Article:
I also went through the great set of MIT 6.004 lectures by Chris Terman which really gives you a good view of 'the other side' of real assembly since it's actually born out of designing these processing units built out of silicon circuits. It prompted me to make this play thing, but again pushing that through with a real binary encoding of the instructions made it a 'lots of work, little gain' project, and I really don't have access to any kind of community that routinely handles circuit design, so it stalled there.

Before that, I read something about hyper-threading, and what it's really about. It turns out modern CPU cores actually handle two streams of incoming instructions, have a set of instruction decoding logic for each stream (and perhaps branch prediction), but share a lot of the other stuff, like the L1 cache,  and especially a set of virtual registers that the logical registers the instruction stream thinks it's using is mapped on to. Mapping used registers freely over physical slots makes sense when you're making two (or more?) streams of instructions work, but it's important to know when the value in the register is no longer needed. Also if the register is only needed for just a few instructions, pipelining comes in to play and could speed up processing a great deal. But for now the CPU has to guess about all this.

When playing around with a virtual machine of my own, I instinctively made the stack grow up, since you request just another block of memory, plenty of those, and start filling it from index 0. It shows I haven't really done much effective assembler myself, as most systems have the stack grow down. What's everybody seems to have forgotten is that this is an ugly trick from old days, where you would have (very!) limited memory and use (end of) the same block for the stack, and with more work going on the stack could potentially grow into your data, or even worse your code, producing garbled output or even crashing the system. (Pac-man kill screen comes to mind, although that's technically a range overflow.) Modern systems still have stack growing down, but virtually allocate a bit of the address-space at the start of that stack-data-block to invalid memory, so stack-overflows cause a hardware exception and have the system intervene. It's a great trick for operating system (and compilers alike) to have checks and balances happen at zero cost to performance.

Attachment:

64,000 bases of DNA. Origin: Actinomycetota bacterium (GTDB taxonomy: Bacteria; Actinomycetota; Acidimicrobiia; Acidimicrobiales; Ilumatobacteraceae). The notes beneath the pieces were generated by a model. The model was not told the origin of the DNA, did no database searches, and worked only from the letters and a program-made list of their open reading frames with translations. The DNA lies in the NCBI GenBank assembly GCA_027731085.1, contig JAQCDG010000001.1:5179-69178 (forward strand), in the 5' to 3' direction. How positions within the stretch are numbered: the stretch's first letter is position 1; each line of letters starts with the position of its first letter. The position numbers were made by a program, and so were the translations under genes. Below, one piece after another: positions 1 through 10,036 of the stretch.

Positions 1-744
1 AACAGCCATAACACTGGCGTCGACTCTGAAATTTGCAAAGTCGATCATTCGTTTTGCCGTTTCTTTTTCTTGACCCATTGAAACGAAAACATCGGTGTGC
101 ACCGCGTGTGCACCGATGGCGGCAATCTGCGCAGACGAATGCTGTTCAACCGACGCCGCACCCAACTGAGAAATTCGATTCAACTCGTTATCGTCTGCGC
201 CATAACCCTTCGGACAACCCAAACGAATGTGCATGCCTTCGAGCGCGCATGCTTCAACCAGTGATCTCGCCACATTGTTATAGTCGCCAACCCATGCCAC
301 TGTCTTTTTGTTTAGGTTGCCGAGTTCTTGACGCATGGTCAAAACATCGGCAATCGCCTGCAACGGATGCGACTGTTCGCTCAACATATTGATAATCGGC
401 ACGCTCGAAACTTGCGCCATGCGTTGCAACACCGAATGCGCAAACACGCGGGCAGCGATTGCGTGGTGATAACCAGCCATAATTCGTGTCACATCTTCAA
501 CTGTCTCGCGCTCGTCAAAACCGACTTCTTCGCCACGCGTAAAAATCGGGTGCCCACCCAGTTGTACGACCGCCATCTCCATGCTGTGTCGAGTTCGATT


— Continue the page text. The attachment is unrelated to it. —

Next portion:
The consensus nowadays is that nobody writes assembler any more. It's important to know about it, it's important to have access to it, but there is so much of it, it's best left to compilers to write it for you. In the best case it may find optimizations for you you didn't even think about yourself. But this works both ways. Someone writes the compiler(s), and need to teach it about all the possible optimizations. I can imagine the CPU's instruction set manual comes in handy, but that's written by someone also, right? I hope these people talk to eachother. Somewhere. Someday. But I guess they do as with x86-64 they've kind of agreed on a single ABI... and they've also added some registers. Knowing about the virtual registers allocation going on behind the scenes, it could be that that was just raising an arbitrarily imposed limit.

So this is where I noticed a gap. When performing all kinds of optimizations and static analysis on the code when compiling, and especially with register allocation, it's already known when a register's value is no longer relevant to future instructions. What if the compiler could encode this into the instruction bits? If I were ever to pick up where I left, and have a try at a binary encoding for a hypothetical processing core, the instruction set would have bits flagging when the data in registers becomes obsolete. Since this would be a new instruction set, and I guess it's more common to need the value in a register only once, I might make it the default that a value in a register becomes obsolete by default, and you'd use a suffix in assembler to denote you want to use the value for something extra later as well.

Delphi, the shrinking island.

2017-05-09 21:48  delphitrend  coding delphi  [permalink]

Is there a language that has a single word for 'the feeling of being on a shrinking island'? Anyway, this is somewhat sad to see, especially that the few most recent Delphi versions gave the impression there was a new uptake with more people getting persuaded, but it doesn't show in the curve.


'Relax' scripting vs xxm

2017-04-22 13:12  relaxxxm  coding delphi internet  [permalink]